May 2016


- 1. The results for 2015 and forecasts for 2016 are not generally very optimistic. With all the currency fluctuations we’re seeing, it looks as though some markets are saturated. As an independent manufacture at the top of the haute horlogerie segment, we produce around 900 watches a year; collectors have proved loyal to the brand and maintained their interest in our creations. Although 2015 was an excellent year for us in terms of sales, we’re still going to be cautious during the first six months of this year.

- 2. For us, it will be a year of consolidation while remaining attentive to our customers. We’re not planning any closures nor any openings. As well as the best retailers, we have a network of 10 boutiques, eight of which belong to us. That puts us very close to our customers. I’m currently working on a watch with large complications and taking advantage of this time to bring some models in our collection into line with current tastes. Where communications are concerned, we’ll continue to cultivate our difference with promotional events by our boutiques for our small group of collectors. Plus a new catalogue and a revamp for our website after ten years of loyal service.

- 3. I’ve been asked this question several times. No, the arrival of smartwatches is not a threat to mechanical watchmaking, just the opposite. Young people today read the time from their mobile phones, and for them this new smart gadget is the first watch they’ve ever bought. In time, they’ll want to buy a real watch and they’ll be our future customers – even if an F. P. Journe watch won’t be the first they’ll buy. Watchmaking is 600 years old, give or take a few economy-related interruptions, and this inertia always gives me faith in the future.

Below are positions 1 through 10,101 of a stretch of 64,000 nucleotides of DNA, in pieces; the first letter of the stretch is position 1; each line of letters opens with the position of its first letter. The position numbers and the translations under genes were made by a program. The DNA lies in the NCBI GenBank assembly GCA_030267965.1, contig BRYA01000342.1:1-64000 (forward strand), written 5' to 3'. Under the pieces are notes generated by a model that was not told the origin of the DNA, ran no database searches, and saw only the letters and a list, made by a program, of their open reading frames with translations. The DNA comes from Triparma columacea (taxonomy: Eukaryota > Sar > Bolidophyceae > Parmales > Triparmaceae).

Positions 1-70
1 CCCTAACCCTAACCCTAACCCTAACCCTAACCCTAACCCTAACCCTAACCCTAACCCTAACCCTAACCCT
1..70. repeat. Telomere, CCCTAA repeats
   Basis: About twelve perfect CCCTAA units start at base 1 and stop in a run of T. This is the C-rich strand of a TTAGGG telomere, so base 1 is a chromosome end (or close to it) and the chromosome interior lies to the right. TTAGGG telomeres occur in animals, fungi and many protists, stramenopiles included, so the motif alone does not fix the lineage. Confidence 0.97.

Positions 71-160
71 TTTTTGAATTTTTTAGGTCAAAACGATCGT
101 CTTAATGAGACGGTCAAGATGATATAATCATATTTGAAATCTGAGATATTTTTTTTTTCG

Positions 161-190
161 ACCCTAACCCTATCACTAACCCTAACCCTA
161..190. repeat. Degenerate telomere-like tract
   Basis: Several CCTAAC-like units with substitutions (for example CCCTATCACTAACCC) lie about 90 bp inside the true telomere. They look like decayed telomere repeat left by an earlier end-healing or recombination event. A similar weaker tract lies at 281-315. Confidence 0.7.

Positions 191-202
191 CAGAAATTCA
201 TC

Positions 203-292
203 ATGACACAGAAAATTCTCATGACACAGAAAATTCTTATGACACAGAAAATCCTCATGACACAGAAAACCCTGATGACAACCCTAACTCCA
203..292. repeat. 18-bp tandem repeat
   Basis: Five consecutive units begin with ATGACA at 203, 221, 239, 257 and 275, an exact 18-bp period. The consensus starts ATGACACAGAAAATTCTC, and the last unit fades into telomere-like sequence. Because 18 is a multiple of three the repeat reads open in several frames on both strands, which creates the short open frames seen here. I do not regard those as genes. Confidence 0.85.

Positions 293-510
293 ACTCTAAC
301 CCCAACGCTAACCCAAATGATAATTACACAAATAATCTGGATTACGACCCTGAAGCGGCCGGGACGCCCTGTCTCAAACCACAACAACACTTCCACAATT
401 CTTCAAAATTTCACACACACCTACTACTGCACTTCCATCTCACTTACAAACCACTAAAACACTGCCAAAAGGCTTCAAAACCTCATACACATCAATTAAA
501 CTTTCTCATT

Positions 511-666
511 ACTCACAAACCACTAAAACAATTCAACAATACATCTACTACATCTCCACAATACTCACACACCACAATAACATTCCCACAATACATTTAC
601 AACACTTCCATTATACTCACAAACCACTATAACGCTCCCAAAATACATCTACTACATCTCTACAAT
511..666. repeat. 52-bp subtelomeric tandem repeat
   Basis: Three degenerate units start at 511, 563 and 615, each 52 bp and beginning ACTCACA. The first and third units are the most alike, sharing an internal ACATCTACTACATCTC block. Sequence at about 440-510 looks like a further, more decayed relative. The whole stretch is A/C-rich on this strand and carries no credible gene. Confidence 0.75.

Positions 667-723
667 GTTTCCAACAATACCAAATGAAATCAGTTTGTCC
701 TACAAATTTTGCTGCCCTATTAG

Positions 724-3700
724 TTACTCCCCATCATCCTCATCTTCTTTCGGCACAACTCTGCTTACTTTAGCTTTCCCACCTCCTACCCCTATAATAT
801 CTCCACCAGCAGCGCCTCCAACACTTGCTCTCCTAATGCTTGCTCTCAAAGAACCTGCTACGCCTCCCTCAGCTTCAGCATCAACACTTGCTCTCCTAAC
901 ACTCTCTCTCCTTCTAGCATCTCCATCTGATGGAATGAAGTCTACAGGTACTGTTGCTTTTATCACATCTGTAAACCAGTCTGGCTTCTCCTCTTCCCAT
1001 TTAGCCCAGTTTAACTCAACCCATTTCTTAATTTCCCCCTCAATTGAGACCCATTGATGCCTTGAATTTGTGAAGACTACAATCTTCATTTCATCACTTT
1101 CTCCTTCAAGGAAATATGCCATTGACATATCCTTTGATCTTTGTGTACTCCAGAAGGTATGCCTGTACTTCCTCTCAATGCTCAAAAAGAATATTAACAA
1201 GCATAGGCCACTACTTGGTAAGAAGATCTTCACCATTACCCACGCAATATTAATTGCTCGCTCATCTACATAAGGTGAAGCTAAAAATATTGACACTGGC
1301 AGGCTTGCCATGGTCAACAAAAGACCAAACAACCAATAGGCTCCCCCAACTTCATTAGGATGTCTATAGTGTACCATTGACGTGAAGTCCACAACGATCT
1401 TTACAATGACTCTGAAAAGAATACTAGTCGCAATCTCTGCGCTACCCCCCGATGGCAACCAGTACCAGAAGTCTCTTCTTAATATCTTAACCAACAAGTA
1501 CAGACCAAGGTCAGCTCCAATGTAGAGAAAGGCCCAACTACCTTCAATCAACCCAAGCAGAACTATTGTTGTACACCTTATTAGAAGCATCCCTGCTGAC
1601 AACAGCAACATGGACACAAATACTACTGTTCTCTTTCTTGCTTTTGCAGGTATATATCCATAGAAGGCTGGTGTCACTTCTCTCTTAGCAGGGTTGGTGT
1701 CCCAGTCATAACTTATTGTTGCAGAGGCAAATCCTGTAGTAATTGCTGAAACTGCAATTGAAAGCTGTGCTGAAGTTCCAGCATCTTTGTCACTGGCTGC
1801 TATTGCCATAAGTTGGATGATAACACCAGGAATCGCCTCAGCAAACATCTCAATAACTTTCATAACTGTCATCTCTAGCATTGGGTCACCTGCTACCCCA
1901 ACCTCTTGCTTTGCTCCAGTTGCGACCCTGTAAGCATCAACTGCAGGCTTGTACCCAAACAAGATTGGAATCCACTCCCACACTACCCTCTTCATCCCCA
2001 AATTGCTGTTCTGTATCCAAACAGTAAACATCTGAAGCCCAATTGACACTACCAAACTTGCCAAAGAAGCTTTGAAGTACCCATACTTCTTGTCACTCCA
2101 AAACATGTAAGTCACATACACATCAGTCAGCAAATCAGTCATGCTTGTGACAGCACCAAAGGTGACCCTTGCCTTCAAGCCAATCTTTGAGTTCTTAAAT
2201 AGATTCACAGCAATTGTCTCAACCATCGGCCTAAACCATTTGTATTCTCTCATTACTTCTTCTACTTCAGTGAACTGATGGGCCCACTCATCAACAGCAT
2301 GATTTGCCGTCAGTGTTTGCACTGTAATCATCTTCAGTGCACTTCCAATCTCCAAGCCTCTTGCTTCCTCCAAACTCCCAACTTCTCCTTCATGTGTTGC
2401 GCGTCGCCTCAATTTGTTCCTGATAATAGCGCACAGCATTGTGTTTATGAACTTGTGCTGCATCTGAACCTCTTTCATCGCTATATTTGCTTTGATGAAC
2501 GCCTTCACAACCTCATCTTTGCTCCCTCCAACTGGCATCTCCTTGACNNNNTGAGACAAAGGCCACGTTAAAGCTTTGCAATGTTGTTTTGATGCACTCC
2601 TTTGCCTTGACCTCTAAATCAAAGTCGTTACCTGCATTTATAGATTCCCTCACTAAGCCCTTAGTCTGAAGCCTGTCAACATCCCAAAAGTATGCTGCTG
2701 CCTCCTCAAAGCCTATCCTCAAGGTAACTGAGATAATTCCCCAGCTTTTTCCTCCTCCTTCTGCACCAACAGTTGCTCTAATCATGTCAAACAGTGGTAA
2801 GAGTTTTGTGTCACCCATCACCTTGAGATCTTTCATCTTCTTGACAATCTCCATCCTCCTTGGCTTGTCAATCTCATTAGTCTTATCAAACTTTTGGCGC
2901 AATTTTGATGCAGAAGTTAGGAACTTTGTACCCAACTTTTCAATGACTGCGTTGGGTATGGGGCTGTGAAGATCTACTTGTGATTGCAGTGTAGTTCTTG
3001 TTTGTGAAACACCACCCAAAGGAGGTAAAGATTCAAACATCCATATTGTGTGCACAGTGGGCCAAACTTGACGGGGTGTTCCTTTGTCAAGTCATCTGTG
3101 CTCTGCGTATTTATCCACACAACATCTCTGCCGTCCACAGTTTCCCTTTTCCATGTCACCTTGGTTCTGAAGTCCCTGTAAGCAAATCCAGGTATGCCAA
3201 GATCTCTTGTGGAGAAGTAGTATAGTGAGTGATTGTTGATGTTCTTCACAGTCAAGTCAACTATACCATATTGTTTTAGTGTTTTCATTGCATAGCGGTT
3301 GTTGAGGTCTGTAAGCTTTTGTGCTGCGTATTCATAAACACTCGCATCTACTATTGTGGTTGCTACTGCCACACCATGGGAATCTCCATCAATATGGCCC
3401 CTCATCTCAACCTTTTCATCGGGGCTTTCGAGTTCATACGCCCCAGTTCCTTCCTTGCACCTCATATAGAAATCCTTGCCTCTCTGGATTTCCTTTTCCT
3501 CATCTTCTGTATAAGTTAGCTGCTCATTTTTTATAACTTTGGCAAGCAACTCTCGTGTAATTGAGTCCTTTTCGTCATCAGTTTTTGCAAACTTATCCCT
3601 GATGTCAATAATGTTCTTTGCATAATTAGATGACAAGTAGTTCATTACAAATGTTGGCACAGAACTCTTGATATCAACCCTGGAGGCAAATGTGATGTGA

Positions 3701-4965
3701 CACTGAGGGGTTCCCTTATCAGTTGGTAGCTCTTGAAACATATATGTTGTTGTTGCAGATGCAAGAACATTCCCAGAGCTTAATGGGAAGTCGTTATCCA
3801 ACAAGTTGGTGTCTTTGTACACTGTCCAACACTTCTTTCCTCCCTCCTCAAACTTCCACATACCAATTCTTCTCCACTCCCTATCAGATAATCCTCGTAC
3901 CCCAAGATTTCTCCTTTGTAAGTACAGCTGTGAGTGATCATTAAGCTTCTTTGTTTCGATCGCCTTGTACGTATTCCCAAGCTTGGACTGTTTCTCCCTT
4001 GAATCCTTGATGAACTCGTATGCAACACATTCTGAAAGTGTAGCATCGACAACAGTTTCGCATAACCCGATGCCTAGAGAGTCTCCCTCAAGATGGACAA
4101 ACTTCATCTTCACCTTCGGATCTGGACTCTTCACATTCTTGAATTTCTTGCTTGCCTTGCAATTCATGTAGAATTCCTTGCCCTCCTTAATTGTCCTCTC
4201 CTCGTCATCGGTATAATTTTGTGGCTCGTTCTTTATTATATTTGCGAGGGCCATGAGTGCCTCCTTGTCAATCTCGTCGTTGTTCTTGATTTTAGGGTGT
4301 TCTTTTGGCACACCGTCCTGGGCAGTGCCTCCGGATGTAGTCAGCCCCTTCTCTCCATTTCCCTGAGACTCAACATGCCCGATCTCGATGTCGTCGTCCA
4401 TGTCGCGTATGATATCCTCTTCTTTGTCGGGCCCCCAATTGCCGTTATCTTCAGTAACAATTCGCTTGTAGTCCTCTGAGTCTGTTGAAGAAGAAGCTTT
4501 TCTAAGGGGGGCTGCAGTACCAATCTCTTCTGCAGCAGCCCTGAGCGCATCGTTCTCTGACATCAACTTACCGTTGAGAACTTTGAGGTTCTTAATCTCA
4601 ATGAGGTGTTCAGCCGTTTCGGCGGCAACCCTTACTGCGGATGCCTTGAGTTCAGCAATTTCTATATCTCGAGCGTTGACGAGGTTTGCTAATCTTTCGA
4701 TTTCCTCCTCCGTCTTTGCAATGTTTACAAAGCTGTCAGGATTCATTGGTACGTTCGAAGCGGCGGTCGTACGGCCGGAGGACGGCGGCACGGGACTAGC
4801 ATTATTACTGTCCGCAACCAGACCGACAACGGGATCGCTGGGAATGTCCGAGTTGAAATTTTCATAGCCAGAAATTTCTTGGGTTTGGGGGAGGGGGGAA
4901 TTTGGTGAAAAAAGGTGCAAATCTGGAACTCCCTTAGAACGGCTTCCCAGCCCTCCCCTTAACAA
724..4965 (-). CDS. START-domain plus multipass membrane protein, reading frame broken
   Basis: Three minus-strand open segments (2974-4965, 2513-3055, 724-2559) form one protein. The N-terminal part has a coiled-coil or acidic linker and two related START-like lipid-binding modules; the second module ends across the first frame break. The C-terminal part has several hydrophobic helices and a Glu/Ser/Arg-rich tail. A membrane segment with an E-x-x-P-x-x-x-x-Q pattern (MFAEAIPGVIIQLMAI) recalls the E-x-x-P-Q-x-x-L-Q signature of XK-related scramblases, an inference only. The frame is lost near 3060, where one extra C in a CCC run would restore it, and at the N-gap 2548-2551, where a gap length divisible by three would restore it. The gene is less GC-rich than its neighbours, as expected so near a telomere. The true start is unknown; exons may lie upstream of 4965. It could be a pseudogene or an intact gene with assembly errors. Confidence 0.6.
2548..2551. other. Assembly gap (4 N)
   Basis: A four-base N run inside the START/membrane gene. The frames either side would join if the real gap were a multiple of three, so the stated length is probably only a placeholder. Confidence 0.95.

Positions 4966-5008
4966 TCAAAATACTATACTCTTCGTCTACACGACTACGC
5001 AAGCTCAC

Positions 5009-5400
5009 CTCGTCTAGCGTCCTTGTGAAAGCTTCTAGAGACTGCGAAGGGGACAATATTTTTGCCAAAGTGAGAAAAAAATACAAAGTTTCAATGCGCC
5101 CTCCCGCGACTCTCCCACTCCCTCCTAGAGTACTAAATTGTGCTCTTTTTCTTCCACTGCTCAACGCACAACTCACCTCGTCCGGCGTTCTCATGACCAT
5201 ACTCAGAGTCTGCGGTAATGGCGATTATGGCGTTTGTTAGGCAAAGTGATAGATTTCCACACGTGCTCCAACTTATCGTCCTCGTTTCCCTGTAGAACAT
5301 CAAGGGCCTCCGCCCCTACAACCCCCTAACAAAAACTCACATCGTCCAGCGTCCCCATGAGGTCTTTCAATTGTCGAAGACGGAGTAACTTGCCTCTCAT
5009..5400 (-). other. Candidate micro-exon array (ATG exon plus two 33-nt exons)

- 4. We don’t have a booth at Baselworld since we hold our annual show in January simultaneously with the SIHH but in our manufacture’s own showroom in the centre of Geneva. For us, the week of January 18-22 should confirm that the year ahead will be a good one and allow us to schedule production serenely. However, in Basel on 17 March, we’re organising a press conference for the second year running on the awards ceremony for the Young Talent Competition, of which I am the sponsor together with the AHCI. That confirms our position as the defender of watchmaking values, one priority being to pass on know-how and help the young watchmakers of tomorrow gain visibility. I wish this kind of competition had existed in my day, it would have made the beginnings so much easier.


1. What are your predictions for 2016? Do you think that exports will recover, or will the markets stagnate or continue to decline after the slump we saw in 2015? And what do you think were the reasons for the downturn in 2015?

2. What are your priorities for the coming year: consolidating your existing markets, actively exploring new markets (if so, which), rationalising / consolidating / expanding your distribution network, launching new products, PR initiatives, etc.?

3. Over the longer term, do you believe that mechanical watchmaking will gradually die out, hybridise, or continue to occupy its own exclusive niche? Do you see the advent of smartwatches as a potential threat, or an opportunity for growth and diversification?

4. What exactly do you hope to achieve from your participation in Baselworld 2016? Do you feel your presence at the fair is essential to your business, or are such forums less important now than they were in the past?